Notable performances: Cuzin Toma, Adrian Purcarescu
Honours & Awards: Prix un certain talent – Un Certain Regard Cannes 2015
Watch because: …the deadpan comedy of repetition… cleverly lulls us into a rhythm whereby we think we know what is going to happen, only to pull the rug several times.
Trailer and reviews for The Treasure

13th

Directed by: Ava DuVernay (Selma)
Notable performances: many, many progressive talking heads. and Newt Gingrich.
Honours & Awards: 3 Critics’ Choice Documentary Awards inc. Best Doc Feature (TV/Streaming)
Watch because: there really hasn’t been a more urgent American documentary in years.
Trailer and reviews for 13th

Halifax film screening picks — December 26-January 1

26 Dec
December 26, 2016

Tentpole/blockbuster franchise films aren’t really my regular beat here, but I’d be remiss if I didn’t give some praise to Rogue One, which for me is the best such entertainment since Mad Max: Fury Road (if not quite its equal, blemished as it is with a couple of needless CGI-based cameos). For me it’s not just a better Star Wars movie than The Force Awakens, it’s indeed the best since The Empire Strikes Back, productively mining rather than simply recycling the first film and its sequels, and dialoguing not just with those films but also with their sources and original context. And thanks no doubt to those Panavision Super 70 lenses used in filming, it’s the first one that screens this impressively as an IMAX conversion. Gareth Edwards, I officially forgive you for your Godzilla remake.

The overwhelmingly well-reviewedhot miracle” that is La La Land has arrived at the Scotiabank Theatre Bayers Lake, and, speaking of musicals, Park Lane has screenings this week of The Sound of Music.

If you didn’t follow your usual Christmas tradition of watching It’s a Wonderful Life this weekend, you can still catch a Boxing Day screening today.

Halifax film screening picks — December 19-25

19 Dec
December 19, 2016

Cineplex Park Lane and Dartmouth Crossing have screenings this week of the now-70-year-old It’s a Wonderful Life, and Park Lane wraps up Hughes Fest with a few more screenings of National Lampoon’s Christmas Vacation and Home Alone.

Halifax film screening picks — December 12-18

12 Dec
December 12, 2016

If there’s one film that’s had nearly as much acclaim as Moonlight this year, it’s Manchester by the Sea, the latest opus from Kenneth Lonergan, and according to Matt Zoller Seitz, “the funniest movie about grief ever made.” It’s moved in at the Oxford.

Cineplex Park Lane continues its Hughes fest on Wednesday afternoon with a final screening of Home Alone and, starting Friday, National Lampoon’s Christmas Vacation.

The Dal Art Gallery’s Shakespeare Wednesdays screening series wraps up this week with Anonymous by Roland Emmerich (yes, that one, questioning the authenticity of Shakepearean authorship to mixed reviews and on no credible basis).

Other screening series that have wrapped until the new year: Carbon Arc in Halifax, Fundy Cinema in Wolfville, King’s Theatre Film Society in Annapolis Royal, and the Astor Theatre Cinema Series in Liverpool.

Halifax film screening picks — December 5-11

05 Dec
December 5, 2016

The Central Library continues its Featured Director screenings of Martin Scorsese films with a Tuesday screening of Raging Bull, introduced by Carbon Arc programmer Zack Miller. And if you missed it at the Atlantic Film Festival, this Saturday Carbon Arc offers you a second chance to catch the John Walker documentary Quebec My Country Mon Pays.

Cineplex Park Lane has the “uncommonly moving teen filmBeing 17 from French director André Téchiné on Tuesday and Thursday, and continues its Hughes fest this week with additional screenings of Uncle Buck and, starting Friday, Home Alone.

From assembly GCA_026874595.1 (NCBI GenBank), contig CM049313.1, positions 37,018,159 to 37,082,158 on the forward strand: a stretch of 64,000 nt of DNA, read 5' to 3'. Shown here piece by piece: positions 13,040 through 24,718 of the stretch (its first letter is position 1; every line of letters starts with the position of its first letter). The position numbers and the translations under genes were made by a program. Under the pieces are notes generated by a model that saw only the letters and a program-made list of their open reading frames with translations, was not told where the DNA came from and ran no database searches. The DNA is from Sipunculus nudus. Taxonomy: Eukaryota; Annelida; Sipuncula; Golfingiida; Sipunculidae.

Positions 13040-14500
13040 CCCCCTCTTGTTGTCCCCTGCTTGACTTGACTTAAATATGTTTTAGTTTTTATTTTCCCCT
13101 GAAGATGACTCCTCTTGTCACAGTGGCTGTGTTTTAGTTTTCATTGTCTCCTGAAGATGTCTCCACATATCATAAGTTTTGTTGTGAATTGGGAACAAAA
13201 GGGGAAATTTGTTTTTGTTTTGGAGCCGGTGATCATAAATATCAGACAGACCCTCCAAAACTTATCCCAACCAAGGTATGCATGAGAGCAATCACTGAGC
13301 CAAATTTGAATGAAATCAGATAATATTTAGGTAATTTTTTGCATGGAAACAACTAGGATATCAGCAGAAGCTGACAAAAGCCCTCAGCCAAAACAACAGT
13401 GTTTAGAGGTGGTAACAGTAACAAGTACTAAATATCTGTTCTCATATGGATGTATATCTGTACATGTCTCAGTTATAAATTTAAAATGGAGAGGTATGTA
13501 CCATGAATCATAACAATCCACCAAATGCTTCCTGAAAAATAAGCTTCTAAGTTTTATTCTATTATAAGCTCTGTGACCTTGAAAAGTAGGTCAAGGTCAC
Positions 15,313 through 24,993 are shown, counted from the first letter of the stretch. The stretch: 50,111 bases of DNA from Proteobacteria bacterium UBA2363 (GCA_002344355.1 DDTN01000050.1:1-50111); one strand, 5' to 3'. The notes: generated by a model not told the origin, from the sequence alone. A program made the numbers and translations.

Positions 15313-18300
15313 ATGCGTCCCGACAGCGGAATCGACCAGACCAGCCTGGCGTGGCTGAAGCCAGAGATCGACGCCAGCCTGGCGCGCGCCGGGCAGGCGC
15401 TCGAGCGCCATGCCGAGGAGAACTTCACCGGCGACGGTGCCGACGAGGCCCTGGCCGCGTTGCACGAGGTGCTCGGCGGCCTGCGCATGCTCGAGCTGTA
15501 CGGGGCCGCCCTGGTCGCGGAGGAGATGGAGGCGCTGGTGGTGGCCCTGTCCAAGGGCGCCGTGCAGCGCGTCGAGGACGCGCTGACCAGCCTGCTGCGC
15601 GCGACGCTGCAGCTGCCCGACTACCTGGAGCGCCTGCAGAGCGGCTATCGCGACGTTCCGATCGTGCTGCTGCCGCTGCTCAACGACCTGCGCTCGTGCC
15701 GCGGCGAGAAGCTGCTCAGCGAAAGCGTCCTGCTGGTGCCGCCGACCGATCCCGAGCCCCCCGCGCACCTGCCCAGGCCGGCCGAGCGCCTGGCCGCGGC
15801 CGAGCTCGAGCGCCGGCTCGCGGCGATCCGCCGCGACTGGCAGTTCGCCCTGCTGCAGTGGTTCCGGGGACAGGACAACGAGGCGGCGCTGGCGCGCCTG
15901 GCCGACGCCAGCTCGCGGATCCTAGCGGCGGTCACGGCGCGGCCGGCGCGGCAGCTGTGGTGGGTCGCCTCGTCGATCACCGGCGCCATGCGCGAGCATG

• In theatres, seen and recommended:
  • In theatres, new and widely acclaimed:
  • Halifax area screening picks for this week:
    • Monday (Dec 5) — Uncle Buck, Cineplex Park Lane, 4:05pm, $6.99. John Hughes, USA, 1989, 99 minutes.
      If a Tree Falls: The Story of the Earth Liberation Front, Central Library, 6:30pm, free. Marshall Curry & Sam Cullman, USA, 2011, 85 minutes.
    • Tuesday (Dec 6) — Being 17, Cineplex Park Lane, 4:10pm & 6:50pm, regular pricing. André Téchiné, France, 2016, 116 minutes.
      Raging Bull, Central Library, 5:30pm, free, introduced by Zack Miller. Martin Scorsese, USA, 1980, 129 minutes.
      — Uncle Buck, Cineplex Park Lane, 9:30pm, $6.99. John Hughes, USA, 1989, 99 minutes.
    • Thursday (Dec 8) — Uncle Buck, Cineplex Park Lane, 4:05pm, $6.99. John Hughes, USA, 1989, 99 minutes.
      — Being 17, Cineplex Park Lane, 9:35pm, regular pricing. André Téchiné, France, 2016, 116 minutes.
    • Friday (Dec 9) — Home Alone, Cineplex Park Lane, 9:30pm, $6.99. Chris Columbus, USA, 1990, 102 minutes.
    • Saturday (Dec 10) — Quebec My Country Mon Pays, Carbon Arc Cinema @ the Museum of Natural History, 7pm, $7. John Walker, Canada, 2016, 89 minutes.

Halifax film screening picks — November 28-December 4

28 Nov
November 28, 2016

Animation with Love, the Halifax animated film festival, is back this weekend for its sixth and biggest-yet instalment. Neatly divided into a fan day, an industry day, and a family day this Friday, Saturday, and Sunday, it includes multiple shorts showcases (one local, one international) and three feature screenings: Miss Hokusai from Japan, Psychonauts, the Forgotten Children from Spain, and the very new (TIFF 2016 pick yet to be widely released) American film My Entire High School Sinking Into The Sea, with a star-studded vocal cast that features the likes of Jason Schwartzman, Lena Dunham, Maya Rudolph, and Susan Sarandon.

The other festival happening this weekend is BAFF, the Bluenose-Ability Film Festival, the only Atlantic film festival that showcases disability culture. Opening night on Thursday features Invitation to Dance, a 2014 documentary that “invites us into a world where the freeing, sensuous power of dance is available to many different kinds of bodies.”

The Thrillema is back on Tuesday for a monthly hit of cult goodness with (hard as it is for me to choose) perhaps the most essential David Cronenberg film, 1983’s Videodrome.